Author: Kate Bowler
Publisher: Princeton University Press
Publishing Date: October 1, 2019
Pages: 368 (Hardcover)
For the first five years of campus ministry, I used family pictures for my prayer updates, newsletters, and those ubiquitous “Pray for Ministry X” fridge magnets of the mid-2000’s. Though my husband has never felt the call to full-time ministry, we have always been on the same page in seeing our home as an extension of the church building and in wanting to create spaces for people to encounter Jesus. The flexibility of his graduate studies gave him the opportunity to actively volunteer and to be next to me in various pictures of smiling groups of students and faculty featured in my prayer letters. Having him by my side—perceptually, me being by his side—gave credence to my work on campus; we were a team.
But when he finished grad school and became gainfully employed with regular workweek hours, suddenly, it was just me. As my husband settled into his role as an engineer and supportive spouse, I wrestled with how to navigate conservative evangelical spaces. When sharing ministry events, should I continue to use “we” language? Should I still put a picture of our family in ministry updates, underneath pictures of students and faculty with me, their campus minister? Which begged the question: What exactly should I call myself? Campus Staff Member? Campus Minister? Something else entirely?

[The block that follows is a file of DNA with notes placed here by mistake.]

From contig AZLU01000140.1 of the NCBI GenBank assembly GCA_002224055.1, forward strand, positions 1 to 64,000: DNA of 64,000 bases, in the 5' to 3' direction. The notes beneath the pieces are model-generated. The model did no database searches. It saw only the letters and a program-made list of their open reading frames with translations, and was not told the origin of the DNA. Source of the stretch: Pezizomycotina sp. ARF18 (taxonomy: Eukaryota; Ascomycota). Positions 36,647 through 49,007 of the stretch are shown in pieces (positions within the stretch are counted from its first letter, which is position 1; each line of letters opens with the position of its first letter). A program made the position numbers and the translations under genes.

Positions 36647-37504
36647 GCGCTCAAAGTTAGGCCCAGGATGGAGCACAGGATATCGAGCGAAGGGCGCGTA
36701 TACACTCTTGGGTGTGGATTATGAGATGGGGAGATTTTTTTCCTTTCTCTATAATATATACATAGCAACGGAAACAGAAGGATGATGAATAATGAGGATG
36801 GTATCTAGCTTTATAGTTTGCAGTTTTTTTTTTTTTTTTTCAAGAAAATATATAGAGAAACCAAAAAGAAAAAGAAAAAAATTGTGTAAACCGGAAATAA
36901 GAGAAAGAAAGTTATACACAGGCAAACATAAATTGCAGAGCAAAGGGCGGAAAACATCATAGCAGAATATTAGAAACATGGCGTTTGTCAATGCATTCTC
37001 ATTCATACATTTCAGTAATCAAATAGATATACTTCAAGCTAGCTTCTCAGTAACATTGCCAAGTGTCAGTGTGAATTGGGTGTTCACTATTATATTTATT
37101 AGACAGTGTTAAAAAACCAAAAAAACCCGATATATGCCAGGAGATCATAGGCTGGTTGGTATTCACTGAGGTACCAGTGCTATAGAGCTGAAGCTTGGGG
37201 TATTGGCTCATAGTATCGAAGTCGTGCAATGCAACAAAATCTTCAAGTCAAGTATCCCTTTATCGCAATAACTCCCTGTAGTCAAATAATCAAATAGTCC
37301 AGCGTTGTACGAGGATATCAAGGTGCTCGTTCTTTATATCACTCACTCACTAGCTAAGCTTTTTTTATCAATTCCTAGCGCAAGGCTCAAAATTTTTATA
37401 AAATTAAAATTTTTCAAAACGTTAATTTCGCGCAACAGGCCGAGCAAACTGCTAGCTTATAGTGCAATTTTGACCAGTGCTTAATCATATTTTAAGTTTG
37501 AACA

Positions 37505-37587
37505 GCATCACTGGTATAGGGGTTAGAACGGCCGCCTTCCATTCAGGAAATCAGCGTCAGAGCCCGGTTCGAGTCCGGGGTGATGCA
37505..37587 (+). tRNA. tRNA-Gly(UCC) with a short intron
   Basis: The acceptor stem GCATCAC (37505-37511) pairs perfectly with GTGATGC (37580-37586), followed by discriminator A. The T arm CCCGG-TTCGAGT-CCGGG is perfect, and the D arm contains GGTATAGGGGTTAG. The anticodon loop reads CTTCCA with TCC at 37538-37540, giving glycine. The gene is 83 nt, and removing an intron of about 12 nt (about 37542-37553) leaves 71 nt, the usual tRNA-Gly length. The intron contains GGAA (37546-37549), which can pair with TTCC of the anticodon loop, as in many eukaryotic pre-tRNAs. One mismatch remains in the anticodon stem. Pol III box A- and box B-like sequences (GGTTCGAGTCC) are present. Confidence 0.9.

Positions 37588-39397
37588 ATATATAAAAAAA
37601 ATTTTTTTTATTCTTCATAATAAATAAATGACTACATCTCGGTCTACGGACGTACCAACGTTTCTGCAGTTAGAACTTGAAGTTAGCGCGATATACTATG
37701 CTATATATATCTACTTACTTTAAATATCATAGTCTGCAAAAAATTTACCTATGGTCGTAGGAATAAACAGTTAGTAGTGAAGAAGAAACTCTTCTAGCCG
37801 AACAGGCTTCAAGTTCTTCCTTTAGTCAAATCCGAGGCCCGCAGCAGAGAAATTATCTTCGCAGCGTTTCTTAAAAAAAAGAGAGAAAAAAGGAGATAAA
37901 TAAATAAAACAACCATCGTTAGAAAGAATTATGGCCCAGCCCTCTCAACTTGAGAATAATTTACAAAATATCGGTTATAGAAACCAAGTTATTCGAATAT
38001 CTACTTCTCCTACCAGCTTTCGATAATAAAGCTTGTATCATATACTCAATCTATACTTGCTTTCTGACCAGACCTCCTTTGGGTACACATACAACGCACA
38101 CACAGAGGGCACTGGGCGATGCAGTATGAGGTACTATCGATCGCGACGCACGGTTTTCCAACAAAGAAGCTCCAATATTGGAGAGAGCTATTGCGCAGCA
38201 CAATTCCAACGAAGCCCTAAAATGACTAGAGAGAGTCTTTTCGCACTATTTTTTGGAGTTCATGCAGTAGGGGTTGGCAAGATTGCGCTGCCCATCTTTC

It brought to the surface even deeper questions: though I work for a parachurch ministry, and not a church, where does my “authority” come from?1 What sort of role do I have in the lives of students and faculty members? Can conservative, complementarian supporters reconcile their views of male-only ordination with my ministry work as a woman? And why is John Piper hellbent on calling myself and other women in ministry positions usurping sinners?
These questions, and others, are precisely what Kate Bowler dives into in her book The Preacher’s Wife: The Precarious Power of Evangelical Women Celebrities (Princeton University Press 2019). In examining the stories of such well-known pastors’ wives as Victoria Osteen and Lois Evans, Bowler looks at the ways in which these women were able to build their own empire in the shadow of their husbands’ ministries. More intriguingly, she gets to the heart of how conservative denominations view women and their roles. In looking at “self-made” women who created their own platforms, such as Jen Hatmaker and Beth Moore, Bowler examines the deeper issues behind the ways that general Christian culture envisions the hallowed “Proverbs 31 Woman.” And most significant of all,
she provides a framework for all women—even, and perhaps especially, those of us with smaller spheres of influence—to think about how the church sees us and how we see ourselves.